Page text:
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Dallingridge Malvern review: A budget trekking e-bike with impressive range

Our Rating :
Price when reviewed : £1249
inc VAT

With the power to tackle hills, plenty of range and few compromises, the Dallingridge Malvern is a star budget buy


  • Solid range
  • Good hill-climbing ability
  • Rack, guards and kickstand are all included


  • No hardwired lights

Dallingridge bikes might be relatively new to the market, but the team behind them has plenty of experience in the electric bike world. As a trekking style e-bike, the Dallingridge Malvern is aimed at those who want a versatile and sporty e-bike that’s as at home on the road as it is on easy-going trails.

Unlike city e-bikes, which favour a more upright and relaxed riding style, the frame geometry and handlebar position on the Malvern make for a slightly sportier riding position, resulting in a bike that feels fun and fast to ride. Add large, free-rolling wheels, a sturdy pannier rack and a front suspension fork and the Malvern is well rounded for both leisure and trekking duties.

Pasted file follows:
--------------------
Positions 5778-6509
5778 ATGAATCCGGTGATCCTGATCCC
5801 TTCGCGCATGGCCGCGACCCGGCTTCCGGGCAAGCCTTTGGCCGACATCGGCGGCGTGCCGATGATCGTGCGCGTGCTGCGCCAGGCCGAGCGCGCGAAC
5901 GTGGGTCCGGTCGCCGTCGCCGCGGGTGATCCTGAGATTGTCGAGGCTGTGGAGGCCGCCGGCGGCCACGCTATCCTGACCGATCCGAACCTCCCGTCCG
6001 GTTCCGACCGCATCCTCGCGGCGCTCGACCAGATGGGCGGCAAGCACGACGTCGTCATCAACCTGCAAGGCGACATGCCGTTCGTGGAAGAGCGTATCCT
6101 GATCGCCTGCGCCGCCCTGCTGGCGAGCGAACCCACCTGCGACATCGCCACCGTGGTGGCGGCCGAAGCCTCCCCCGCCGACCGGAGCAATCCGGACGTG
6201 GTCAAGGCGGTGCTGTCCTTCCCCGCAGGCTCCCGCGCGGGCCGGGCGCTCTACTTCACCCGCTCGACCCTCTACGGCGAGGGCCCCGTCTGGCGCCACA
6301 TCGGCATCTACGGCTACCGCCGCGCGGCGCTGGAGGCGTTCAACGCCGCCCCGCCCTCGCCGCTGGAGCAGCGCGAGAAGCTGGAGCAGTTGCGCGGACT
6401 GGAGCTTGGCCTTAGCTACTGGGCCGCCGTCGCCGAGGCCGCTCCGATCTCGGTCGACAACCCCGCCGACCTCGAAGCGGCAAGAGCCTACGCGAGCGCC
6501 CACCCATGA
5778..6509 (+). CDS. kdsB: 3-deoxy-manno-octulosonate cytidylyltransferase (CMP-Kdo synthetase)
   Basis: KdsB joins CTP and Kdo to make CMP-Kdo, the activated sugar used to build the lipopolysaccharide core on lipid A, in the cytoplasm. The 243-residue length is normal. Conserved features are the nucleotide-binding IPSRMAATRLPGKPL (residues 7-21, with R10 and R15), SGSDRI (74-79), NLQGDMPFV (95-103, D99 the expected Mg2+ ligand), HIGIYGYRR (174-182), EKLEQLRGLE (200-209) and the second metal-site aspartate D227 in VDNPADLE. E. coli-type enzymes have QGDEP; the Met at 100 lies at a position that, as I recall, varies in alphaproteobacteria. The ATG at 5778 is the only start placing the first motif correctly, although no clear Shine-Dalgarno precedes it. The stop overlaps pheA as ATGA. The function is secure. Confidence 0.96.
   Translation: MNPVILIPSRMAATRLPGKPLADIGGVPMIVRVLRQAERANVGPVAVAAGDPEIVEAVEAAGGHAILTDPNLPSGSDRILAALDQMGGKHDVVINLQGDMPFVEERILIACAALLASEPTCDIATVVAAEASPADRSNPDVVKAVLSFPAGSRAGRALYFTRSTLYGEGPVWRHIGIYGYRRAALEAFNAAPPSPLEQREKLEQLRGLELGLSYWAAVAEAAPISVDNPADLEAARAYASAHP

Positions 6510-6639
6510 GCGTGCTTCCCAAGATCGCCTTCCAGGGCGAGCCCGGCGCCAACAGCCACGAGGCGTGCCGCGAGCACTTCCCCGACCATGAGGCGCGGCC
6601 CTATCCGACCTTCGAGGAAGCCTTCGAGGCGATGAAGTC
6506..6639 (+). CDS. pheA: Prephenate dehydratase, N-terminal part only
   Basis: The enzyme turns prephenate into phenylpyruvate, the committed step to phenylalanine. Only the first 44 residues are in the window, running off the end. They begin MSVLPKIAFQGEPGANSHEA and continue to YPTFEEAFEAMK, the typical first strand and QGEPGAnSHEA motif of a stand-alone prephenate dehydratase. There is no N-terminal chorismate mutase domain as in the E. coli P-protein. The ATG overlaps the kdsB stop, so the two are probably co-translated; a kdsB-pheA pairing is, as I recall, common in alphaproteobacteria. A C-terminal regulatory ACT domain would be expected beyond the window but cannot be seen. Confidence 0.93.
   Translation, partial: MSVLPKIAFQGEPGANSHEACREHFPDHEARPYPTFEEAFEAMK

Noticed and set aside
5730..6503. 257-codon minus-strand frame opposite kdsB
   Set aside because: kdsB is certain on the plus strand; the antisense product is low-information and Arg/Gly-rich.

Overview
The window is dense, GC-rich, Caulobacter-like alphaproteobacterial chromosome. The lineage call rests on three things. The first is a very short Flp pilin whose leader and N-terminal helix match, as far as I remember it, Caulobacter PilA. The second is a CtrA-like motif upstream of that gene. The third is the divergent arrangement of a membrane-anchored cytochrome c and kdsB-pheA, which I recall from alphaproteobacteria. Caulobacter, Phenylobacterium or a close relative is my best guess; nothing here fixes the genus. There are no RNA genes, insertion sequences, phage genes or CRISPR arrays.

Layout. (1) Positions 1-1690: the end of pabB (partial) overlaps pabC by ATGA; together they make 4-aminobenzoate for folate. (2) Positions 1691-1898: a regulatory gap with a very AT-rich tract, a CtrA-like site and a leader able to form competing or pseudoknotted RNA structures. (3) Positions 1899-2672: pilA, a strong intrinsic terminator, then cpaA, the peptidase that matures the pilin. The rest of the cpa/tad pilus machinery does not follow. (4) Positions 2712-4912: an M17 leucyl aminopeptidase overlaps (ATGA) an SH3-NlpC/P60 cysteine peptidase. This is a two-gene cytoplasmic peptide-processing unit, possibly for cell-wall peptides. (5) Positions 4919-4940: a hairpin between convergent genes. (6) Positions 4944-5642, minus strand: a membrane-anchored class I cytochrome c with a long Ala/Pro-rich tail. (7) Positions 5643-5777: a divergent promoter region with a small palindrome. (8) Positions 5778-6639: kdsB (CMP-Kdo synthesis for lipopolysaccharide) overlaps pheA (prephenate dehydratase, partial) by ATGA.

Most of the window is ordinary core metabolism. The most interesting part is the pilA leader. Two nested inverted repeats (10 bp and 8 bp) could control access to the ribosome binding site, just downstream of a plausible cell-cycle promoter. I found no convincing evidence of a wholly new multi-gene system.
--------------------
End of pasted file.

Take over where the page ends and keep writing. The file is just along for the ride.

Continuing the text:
Combining budget-friendly components into an electric bike that’s more than a sum of its parts, the Malvern will tick a lot of boxes that even some pricier e-bikes can’t.

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Dallingridge Malvern review: What do you get for the money?

Retailing for £1,249, the Dallingridge Malvern is a budget-focused trekking e-bike. It uses a cheap and cheerful rear hub motor with cadence sensing (meaning the motor springs into life when you move the pedals), a frame-integrated 504Wh battery, which is removable for off-bike recharging, cable-operated disc brakes and six-speed Shimano derailleur gearing.

Like many budget bikes, the frame is one size only, but at 18in it’s about average. There’s a decent amount of height adjustment on the seat post so, size-wise, it should suit all but the tallest and shortest of riders.